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Reading: Human Souls as Consubstantial Sons of God: The Heterodox Anthropology of Leontius of Jerusalem


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Human Souls as Consubstantial Sons of God: The Heterodox Anthropology of Leontius of Jerusalem


Dirk Krausmüller


In his treatise Contra Nestorianos Leontius of Jerusalem refers to the human soul as “divine inbreathing”, which he understands as a consubstantial emanation from God. This paper argues that Leontius was confronted with the Nestorian claim that a composition between an uncreated and a created entity is impossible and that he refuted this claim by arguing that the soul is divine and that the composition of a human soul with a human body is therefore a strict parallel for the incarnation. One of Leontius’ starting points was the traditional view that Adam’s soul was endowed with the Holy Spirit and not merely with a derivative grace. This model had the advantage that it located “God” in the human being but the disadvantage that this presence remained extrinsic to the human compound. To make it function as a precedent for the Incarnation Leontius substituted the Son for the Spirit and reduced the human nature to the body thereby indicating that the soul must be equated with the divine Son. In order to distinguish the case of Christ from that of Adam and other human beings he employed the Biblical motif of the “pledge”, which was traditionally used to contrast the partial spiritual endowment of the believers in this world with their complete spiritual endowment in the world to come but which he now applied to Adam and Christ. This permitted him to claim that in Adam the Son was only partially present while in Christ he was present completely. Thus he conceptualised the Incarnation not as the composition of the divine Word with a human nature consisting of body and soul but as a composition of the divine Word as soul and a human body. Consequently the divine component of traditional Christology could no longer be given a satisfactory role in the salvation of humankind. One reason for this shift, it is argued in this paper, was a too great dependence on the conceptual framework of his Nestorian opponent whose focus had been on the endowment of the human being Jesus with the Holy Spirit, who thus assumed a crucial role in the incarnation. Leontius accepted this framework as well as the Nestorian custom to see the difference between the Spirit in Jesus and the Spirit in other human beings in quantitative terms, and merely modified it by identifying the Holy Spirit with the Son on the one hand and with the soul on the other. However, it is suggested in this paper, Leontius may have believed in the divinity and timelessness of the soul independently of his Nestorian opponent. His interpretation of Philippians 2:6-7 suggests that he was a latter-day Origenist who could express his ideas more freely than his forebears because the political circumstances of the early seventh century made enforcement of orthodoxy impossible in the Eastern provinces.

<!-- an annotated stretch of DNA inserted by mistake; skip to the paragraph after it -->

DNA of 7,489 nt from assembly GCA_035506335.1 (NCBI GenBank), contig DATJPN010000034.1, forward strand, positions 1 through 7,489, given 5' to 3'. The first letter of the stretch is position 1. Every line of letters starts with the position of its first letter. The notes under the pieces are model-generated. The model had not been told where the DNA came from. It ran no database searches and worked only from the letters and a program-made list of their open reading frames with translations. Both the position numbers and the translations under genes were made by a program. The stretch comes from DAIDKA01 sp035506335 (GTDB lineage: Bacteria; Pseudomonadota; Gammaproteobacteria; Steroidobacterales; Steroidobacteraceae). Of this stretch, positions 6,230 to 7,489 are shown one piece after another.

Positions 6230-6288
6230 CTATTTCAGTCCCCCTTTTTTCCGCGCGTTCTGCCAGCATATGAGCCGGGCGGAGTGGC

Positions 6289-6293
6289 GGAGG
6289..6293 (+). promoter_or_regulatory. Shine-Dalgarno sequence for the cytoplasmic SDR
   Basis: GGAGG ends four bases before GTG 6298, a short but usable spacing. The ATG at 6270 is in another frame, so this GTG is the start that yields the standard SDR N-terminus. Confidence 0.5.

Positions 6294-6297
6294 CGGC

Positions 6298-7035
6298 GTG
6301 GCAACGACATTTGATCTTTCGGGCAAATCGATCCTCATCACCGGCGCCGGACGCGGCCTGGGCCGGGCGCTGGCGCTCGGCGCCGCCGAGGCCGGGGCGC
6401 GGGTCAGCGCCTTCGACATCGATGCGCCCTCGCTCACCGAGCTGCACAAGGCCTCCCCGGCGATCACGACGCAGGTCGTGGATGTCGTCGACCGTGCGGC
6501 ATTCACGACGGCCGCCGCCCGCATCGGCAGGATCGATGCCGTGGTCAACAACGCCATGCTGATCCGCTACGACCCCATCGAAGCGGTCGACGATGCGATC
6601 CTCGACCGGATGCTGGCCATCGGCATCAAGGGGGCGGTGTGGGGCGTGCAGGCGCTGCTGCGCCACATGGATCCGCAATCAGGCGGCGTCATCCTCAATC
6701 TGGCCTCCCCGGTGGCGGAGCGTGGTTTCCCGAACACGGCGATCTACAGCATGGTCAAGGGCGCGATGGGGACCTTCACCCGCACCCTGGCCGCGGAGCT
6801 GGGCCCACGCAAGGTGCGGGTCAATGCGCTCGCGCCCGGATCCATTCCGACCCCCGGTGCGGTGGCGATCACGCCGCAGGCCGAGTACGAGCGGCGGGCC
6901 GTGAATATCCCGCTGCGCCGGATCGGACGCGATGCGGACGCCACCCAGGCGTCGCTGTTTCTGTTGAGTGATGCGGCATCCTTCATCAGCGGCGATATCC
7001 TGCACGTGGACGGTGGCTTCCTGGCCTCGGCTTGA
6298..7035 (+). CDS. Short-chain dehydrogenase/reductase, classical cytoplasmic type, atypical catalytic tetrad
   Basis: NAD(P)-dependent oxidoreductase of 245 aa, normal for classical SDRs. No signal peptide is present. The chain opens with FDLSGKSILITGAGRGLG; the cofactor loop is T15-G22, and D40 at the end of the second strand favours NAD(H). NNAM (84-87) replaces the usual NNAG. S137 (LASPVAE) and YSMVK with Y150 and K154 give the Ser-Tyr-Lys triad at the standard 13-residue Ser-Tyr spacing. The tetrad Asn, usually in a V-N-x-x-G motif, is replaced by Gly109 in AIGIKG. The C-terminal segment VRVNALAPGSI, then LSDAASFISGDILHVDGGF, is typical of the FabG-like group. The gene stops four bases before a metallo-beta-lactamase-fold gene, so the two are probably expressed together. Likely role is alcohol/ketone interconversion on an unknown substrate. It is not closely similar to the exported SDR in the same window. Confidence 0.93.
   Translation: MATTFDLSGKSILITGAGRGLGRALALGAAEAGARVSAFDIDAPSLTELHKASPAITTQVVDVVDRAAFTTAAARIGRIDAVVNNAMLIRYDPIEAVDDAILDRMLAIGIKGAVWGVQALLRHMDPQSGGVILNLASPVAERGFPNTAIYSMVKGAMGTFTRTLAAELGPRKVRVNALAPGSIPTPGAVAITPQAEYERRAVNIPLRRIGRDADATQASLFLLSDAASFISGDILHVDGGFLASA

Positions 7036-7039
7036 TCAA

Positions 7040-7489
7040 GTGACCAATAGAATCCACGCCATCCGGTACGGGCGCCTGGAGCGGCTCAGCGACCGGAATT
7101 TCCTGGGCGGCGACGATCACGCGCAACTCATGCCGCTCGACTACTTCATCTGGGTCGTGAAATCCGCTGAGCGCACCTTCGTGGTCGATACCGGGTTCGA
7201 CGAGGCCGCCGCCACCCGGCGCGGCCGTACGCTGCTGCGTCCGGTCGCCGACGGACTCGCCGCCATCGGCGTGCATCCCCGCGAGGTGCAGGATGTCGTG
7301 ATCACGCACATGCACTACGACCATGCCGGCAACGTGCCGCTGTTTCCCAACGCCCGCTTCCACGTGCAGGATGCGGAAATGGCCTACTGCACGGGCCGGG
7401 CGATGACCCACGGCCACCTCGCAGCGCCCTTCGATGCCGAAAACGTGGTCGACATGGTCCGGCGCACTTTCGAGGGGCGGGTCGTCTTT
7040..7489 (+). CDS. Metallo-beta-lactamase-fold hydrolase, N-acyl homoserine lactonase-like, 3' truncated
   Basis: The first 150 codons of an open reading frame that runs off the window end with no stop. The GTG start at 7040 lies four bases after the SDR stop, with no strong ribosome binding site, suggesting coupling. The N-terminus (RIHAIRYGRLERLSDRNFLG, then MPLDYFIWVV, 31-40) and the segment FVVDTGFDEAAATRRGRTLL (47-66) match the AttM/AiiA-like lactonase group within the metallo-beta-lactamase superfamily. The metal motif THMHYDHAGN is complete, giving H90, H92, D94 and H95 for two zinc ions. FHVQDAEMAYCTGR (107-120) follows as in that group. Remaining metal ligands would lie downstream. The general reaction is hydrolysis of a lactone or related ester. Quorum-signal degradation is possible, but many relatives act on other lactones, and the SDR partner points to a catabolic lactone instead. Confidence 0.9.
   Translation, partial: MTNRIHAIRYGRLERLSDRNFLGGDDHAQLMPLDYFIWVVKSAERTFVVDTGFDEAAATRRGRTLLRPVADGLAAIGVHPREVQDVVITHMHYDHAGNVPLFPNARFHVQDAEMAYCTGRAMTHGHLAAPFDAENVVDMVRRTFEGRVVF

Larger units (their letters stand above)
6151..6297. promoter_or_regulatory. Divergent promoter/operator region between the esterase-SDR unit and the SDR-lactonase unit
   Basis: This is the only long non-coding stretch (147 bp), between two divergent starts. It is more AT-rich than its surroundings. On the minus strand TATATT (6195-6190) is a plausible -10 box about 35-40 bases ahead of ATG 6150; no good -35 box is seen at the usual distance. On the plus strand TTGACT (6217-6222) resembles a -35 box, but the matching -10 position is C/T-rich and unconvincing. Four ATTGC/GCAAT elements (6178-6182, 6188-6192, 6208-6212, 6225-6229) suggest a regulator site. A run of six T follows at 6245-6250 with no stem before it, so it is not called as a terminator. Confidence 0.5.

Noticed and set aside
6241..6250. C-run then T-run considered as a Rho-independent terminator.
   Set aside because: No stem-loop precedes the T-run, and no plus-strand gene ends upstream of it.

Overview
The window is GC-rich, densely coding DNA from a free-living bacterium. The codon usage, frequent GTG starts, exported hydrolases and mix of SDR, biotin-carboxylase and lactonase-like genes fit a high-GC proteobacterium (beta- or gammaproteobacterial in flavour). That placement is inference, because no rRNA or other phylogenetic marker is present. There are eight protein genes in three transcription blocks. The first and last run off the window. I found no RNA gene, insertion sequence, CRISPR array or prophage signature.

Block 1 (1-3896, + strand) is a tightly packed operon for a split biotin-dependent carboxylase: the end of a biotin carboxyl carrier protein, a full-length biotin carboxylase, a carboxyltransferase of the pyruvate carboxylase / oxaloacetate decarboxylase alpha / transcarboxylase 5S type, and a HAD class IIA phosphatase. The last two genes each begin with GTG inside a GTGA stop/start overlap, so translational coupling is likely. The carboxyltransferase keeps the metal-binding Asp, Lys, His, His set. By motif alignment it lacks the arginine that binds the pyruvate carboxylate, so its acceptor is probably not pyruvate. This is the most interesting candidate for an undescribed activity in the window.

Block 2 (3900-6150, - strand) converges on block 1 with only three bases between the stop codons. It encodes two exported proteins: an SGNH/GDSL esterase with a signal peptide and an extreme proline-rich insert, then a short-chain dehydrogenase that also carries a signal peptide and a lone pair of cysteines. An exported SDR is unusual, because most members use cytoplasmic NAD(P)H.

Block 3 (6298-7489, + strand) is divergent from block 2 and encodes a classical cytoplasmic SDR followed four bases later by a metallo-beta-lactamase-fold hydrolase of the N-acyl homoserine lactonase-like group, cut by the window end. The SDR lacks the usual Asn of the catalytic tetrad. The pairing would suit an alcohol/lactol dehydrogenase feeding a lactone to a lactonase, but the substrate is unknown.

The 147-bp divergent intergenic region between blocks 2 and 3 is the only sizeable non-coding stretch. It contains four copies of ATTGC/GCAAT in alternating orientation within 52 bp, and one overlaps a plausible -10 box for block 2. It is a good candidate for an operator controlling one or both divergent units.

How to Cite: Krausmüller, D., 2010. Human Souls as Consubstantial Sons of God: The Heterodox Anthropology of Leontius of Jerusalem. Journal for Late Antique Religion and Culture, 4, pp.43–67. DOI:
Published on 15 Dec 2010.
Peer Reviewed


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